Three people are in a boat. It's a small wooden one with a life jacket under one of the seats that no one knows about. In twenty-three minutes the boat is going to go over a waterfall and one of the people know it. The other two don't know whether to believe them.
The youngest, a girl, doesn't understand the map that the person, a man, who says there's a waterfall is holding. The other one, a teenager, wants the man to be wrong.
"You're looking at the wrong river," they say.
"No I'm not," the man points with his thumb at the thin line along the map. "And at the end." He jabs his finger at it.
"What if we scribble it out?" The girl asks.
"The world doesn't work like that," the teenager replies.
He gives her a sparing look, as if he does believe there's a waterfall at the end but doesn't want to let on his acceptance.
"We gotta stop this bloody boat," the man says.
The water is moving fast, they're to far in, they can only see the bank on either side when the boat jolts and gives them a glimpse. They have no anchor, no rope and no idea.
"So we're dead," says the girl.
"No," says the man.
"No," says the teenager.
The three sit there in the boat with water flinging in at the sides every now and then. All of them are thinking that it's one of those situations where there must be a solution, but only one of them can be saved. All want it to be them that's saved, but none want to say it.
The man, after himself, would say the teenager; a person with a future so close that could go far. The prospects were there in front of them, and it could happen.
The teenager, apart from himself, would save the girl; the one with the most innocence and the longest life ahead of her. She could, indeed, go anywhere in her life at this stage, and she hadn't yet been given a chance.
The girl, other than herself, would save the man; someone who had done good in the world and could do so much more. The deeds were behind him, and could be ahead of him.
But none of them know how to give life, nor what lies ahead.
They're 15 minutes from the waterfall now and the man watches the map as if he can indeed imagine a little boat drawn on it, moving ever closer yet never going over.
The teenager wonders if they could throw the girl to the bank, but knows it is no more than a feeble thought.
The girl thinks that if they can sing the right song perhaps the fish will rise up and pull them to safety, but her dreams only go so far.
"What if we jump?" The teenager asks.
"Unless you've got arms like a superhero it'll only pull you over the edge."
The man would be Superman, the girl would be Batman and the teenager would be a princess with a prince who could dash in and save them. Even superheroes have weaknesses, but the prince always triumphs for his love.
The three rummage in the boat hoping for some magic. The man finds the lifejacket, the teenager finds a sandwich and the girl finds a needle and thread.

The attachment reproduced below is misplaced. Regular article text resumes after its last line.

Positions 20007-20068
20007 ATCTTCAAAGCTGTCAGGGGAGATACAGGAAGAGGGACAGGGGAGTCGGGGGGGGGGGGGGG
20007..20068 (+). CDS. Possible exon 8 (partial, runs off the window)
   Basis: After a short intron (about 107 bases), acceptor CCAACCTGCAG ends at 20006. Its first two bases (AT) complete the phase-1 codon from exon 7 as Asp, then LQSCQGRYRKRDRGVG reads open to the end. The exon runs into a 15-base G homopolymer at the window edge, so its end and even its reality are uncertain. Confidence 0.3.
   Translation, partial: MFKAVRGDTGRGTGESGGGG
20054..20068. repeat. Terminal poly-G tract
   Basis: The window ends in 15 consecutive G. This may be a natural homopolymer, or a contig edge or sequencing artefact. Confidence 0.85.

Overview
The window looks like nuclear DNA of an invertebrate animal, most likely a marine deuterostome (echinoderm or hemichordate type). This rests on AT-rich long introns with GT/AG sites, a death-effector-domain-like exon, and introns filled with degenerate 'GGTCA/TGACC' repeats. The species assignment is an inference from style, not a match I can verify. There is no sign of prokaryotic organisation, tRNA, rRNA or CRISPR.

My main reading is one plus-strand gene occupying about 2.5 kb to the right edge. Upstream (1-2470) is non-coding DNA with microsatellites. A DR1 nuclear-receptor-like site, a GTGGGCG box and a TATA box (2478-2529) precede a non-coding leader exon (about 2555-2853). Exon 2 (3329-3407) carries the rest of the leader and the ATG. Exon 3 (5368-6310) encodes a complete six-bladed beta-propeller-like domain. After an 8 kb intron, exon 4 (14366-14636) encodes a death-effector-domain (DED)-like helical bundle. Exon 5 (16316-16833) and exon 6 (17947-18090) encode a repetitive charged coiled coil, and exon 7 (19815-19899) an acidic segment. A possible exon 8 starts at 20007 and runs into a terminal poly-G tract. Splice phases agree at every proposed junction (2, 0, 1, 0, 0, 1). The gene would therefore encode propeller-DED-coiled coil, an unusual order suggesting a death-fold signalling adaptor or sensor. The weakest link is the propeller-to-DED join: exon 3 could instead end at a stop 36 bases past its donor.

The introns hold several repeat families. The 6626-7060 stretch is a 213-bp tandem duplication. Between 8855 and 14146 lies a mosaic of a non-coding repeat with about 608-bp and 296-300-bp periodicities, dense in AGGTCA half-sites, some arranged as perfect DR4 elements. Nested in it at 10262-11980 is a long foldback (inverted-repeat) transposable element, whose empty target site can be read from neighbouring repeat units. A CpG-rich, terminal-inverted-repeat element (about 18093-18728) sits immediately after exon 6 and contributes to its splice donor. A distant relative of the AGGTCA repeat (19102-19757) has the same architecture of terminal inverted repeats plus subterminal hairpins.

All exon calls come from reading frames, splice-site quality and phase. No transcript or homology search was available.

"Will it make a difference?" The teenager asks as they nod at the jacket.
"It'll be easier for them to drag your body out after."
Now the teenager gives him a sparing look as both minds turn to the girl.
"That's it then, we're done, pray to whatever gods you want and let it be done."
"What's a god?" The girl asks.
The man almost looks shocked, the teenager almost laughs and the girl certainly appears curious.
"A god is something that can change things," the teenager tells her.
"How does it do that?"
"It's more powerful than us," the man says.
"Then why doesn't it change things now?"
The man doesn't want to have to explain what a god is to the girl, but the teenager, who knows there's little else for them to do now, doesn't mind.
"It doesn't always want to, sometimes you need to ask," they say.
"Then why don't we ask?"
The man wonders if he can eat the sandwich, the teenager wonders if he could take up sewing and the girl wonders if she could own a shirt the colour of the life jacket.
The man and the teenager say nothing. They both think that if they all lived she would one day understand.
"I'll ask if you don't want to," she says.
"It's not as simple as that," the man informs her.
"We don't know who to ask," the teenager informs her.
The girl, though she is one that could be called bright, does not understand.
"You see," says the teenager, who rather likes children. "Different people believe in different gods, but they're not all real. Sometimes if you want to ask one something you have to give it something, or do something, then you can ask. But you need to believe in the right one first."
"How do we know which one's right?"
Neither the man nor the teenager know how to answer the girl's question. How does anyone know what's right, and now, when death is looming, which god can they give her to give her hope?
They have eight minutes, and as the man looks at the bottom of the boat, the teenager watches water lap over the sides and the girl looks at the front, none know where to put their hope in.
"We have nothing to do a ritual," the man says.
"There's no time to find the soul," the teenager says.
"We need someone who can do it for us," the girl says.
They have two minutes and they can all feel the water gathering faster around them. There's nothing they can do, there never was anything they could do.
A father, a son and a daughter are in a boat. In 23 seconds the boat is going to go over a waterfall and they all know it.
"You know," says the man. "Someone once told me that if you didn't help a god they wouldn't help you."
"You know," says the teenager. "I heard that if you didn't find yourself, you couldn't find a god."
"You know," says the girl. "I don't think it works like that. If a god can't help us now, no matter what we have, then it shouldn't be a god."
The man pats the girl's arm, the teenager kisses her cheek and the girl smiles. They pray.
They go over.